After yesterday’s post, I received some correspondence (AKA tweets) from @tomcoady. He pointed me to the WordPress codex documentation on child themes which adds an important component to the minimal child theme skeleton. He also suggested a look at wp-cli and child themes. Both excellent points.

Let’s begin with the WordPress recommended theme skeleton. In my example yesterday, I enqueued the parent theme’s CSS – which is fine as far as it goes. But if intend to add my own CSS, I should also enqueue the child style.css file at the same time. Here’s that addition:

add_action( 'wp_enqueue_scripts', 'gi_EnqueueParentStyles' );

function gi_EnqueueParentStyles() {
   wp_enqueue_style("gi-twentyseventeen-parent", get_template_directory_uri()."/style.css");
   wp_enqueue_style( 'gi-twentyseventeen-style',
        get_stylesheet_directory_uri() . '/style.css',
        array( 'gi-twentyseventeen-parent' )

I have called wp_enqueue_style() twice – once for my parent theme – using get_template_directory_uri() to get the correct directory and once using get_stylesheet_directory_uri() to reference the child theme directory.

And why do this? In the old days, child themes simply included their parent theme’s CSS with a simple @include directive in the CSS file (see this older article for an example of this). This convention was deprecated in favour of wp_enqueue_style() because this function supports the asynchronous loading of scripts and is therefore more efficient.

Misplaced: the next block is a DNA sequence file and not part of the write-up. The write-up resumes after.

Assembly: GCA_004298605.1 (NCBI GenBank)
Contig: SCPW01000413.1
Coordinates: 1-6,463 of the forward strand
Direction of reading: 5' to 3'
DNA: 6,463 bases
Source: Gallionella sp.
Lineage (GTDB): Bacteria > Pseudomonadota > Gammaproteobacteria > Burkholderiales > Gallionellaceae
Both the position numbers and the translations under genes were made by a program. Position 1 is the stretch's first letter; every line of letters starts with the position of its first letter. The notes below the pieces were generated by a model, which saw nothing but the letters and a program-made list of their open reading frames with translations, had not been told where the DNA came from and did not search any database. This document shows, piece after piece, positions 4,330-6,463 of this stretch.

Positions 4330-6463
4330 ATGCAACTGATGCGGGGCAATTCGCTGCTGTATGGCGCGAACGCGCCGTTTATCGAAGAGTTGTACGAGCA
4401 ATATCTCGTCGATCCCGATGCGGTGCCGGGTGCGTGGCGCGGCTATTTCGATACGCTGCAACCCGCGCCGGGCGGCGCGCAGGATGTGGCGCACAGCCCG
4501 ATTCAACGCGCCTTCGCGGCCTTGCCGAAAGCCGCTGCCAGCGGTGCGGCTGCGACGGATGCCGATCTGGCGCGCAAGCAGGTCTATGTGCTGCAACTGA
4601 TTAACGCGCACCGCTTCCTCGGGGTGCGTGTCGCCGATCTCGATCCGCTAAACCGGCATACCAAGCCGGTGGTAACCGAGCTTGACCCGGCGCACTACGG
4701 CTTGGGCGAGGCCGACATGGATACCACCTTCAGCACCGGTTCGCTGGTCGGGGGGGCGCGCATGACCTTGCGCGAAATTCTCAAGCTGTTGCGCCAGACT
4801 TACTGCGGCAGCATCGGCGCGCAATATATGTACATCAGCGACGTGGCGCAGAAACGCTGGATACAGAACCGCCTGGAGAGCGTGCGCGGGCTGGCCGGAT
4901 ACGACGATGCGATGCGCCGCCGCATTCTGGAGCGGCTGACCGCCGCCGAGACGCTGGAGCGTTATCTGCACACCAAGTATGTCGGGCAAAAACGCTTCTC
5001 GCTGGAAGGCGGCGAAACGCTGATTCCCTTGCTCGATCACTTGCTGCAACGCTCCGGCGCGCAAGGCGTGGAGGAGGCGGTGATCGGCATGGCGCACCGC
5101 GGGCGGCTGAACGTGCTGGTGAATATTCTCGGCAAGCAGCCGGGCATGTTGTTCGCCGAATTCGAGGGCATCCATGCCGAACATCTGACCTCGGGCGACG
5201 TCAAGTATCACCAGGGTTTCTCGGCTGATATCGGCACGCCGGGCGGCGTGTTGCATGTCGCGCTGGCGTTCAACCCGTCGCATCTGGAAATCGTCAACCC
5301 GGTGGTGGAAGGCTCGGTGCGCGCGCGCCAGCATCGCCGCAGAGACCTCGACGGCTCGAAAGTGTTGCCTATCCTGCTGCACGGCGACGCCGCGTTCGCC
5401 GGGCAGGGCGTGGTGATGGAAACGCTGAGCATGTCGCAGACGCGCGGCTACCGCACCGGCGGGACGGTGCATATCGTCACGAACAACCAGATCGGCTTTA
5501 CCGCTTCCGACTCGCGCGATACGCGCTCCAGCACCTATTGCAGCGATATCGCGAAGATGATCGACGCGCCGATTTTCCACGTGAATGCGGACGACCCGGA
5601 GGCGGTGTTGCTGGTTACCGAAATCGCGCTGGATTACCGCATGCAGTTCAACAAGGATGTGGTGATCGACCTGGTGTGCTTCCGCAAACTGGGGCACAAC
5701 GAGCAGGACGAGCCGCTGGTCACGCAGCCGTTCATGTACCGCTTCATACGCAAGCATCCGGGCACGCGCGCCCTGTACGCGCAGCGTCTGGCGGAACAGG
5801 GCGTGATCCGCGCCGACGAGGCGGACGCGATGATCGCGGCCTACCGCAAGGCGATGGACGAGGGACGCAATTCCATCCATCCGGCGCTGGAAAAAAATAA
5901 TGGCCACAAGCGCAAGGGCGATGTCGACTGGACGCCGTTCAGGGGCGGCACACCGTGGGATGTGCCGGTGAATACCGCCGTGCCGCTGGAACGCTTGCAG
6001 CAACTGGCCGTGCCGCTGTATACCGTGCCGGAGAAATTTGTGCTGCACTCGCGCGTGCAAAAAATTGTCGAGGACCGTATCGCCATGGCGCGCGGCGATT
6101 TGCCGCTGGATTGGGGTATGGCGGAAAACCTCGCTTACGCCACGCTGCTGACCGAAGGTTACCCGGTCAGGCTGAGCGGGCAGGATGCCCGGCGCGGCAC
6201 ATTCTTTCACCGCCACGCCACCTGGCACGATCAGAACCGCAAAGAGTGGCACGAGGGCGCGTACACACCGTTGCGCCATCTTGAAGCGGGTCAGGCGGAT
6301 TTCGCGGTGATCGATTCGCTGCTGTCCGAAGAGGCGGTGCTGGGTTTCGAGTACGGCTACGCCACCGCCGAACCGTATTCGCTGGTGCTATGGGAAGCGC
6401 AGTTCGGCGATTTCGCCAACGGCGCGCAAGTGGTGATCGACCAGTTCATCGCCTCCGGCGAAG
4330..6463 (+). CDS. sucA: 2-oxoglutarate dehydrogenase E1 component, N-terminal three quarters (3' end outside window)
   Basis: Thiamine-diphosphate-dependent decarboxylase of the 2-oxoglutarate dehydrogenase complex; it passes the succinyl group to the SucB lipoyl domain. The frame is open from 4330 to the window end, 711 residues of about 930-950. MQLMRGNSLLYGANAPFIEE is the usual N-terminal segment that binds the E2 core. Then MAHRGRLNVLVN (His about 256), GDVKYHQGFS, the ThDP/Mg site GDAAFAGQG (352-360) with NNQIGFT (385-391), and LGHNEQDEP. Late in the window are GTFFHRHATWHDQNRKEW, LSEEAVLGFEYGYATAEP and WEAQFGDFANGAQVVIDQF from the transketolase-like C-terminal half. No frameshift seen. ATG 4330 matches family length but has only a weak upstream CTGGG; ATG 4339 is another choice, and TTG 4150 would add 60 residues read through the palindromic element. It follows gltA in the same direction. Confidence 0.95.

It might seem that creating a child theme is beginning to look like a little bit of a pain in the ass. But this is really boilerplate – you don’t have to think much about it. Of course, managing repetitive boilerplate is the sort of thing that should be scriptable. And, of course, that’s absolutely the case. Remember that I introduced cp-cli on day four? Well, as you’d expect of an application for managing WordPress on the command line, wp-cli supports a command for generating a child theme. this is wp scaffold child-theme. Let’s run it:

./vendor/bin/wp scaffold child-theme \
    twentyseventeen-gi-child \
    --parent_theme=twentyseventeen \
    --theme_name='getInstance child' \
    --author='Matt Zandstra' \
    --author_uri='http://www.getinstance.com' \
    --theme_uri='http://www.getinstance.com/themeinfo' \

Because the twentyseventeen-gi-child theme already exists, wp-cli will ask me to confirm that I wish to overwrite the theme’s files. I could override that caution sith the --force flag. As you might expect, most of the flags I use will set fields in the style.css file. Once again, I must use --path to tell wp-cli where the installed WordPress instance lives. --activate activates the theme.

Here is the generated style.css:

Theme Name:     getInstance child
Theme URI:      http://www.getinstance.com/themeinfo
Description:    Twentyseventeen child theme.
Author:         Matt Zandstra
Author URI:     http://www.getinstance.com
Template:       twentyseventeen
Version:        0.1.0

And here is the generated functions.php file:


add_action( 'wp_enqueue_scripts', 'twentyseventeen_parent_theme_enqueue_styles' );

function twentyseventeen_parent_theme_enqueue_styles() {
    wp_enqueue_style( 'twentyseventeen-style', get_template_directory_uri() . '/style.css' );
    wp_enqueue_style( 'twentyseventeen-gi-child-style',
        get_stylesheet_directory_uri() . '/style.css',
        array( 'twentyseventeen-style' )


Arbitrary naming choices aside, it's pretty much identical to my earlier example. The difference is that this code is generated automatically - so we can run the command and forget about the details of implementation.

photo credit: Leo Reynolds 10 via photopin (license)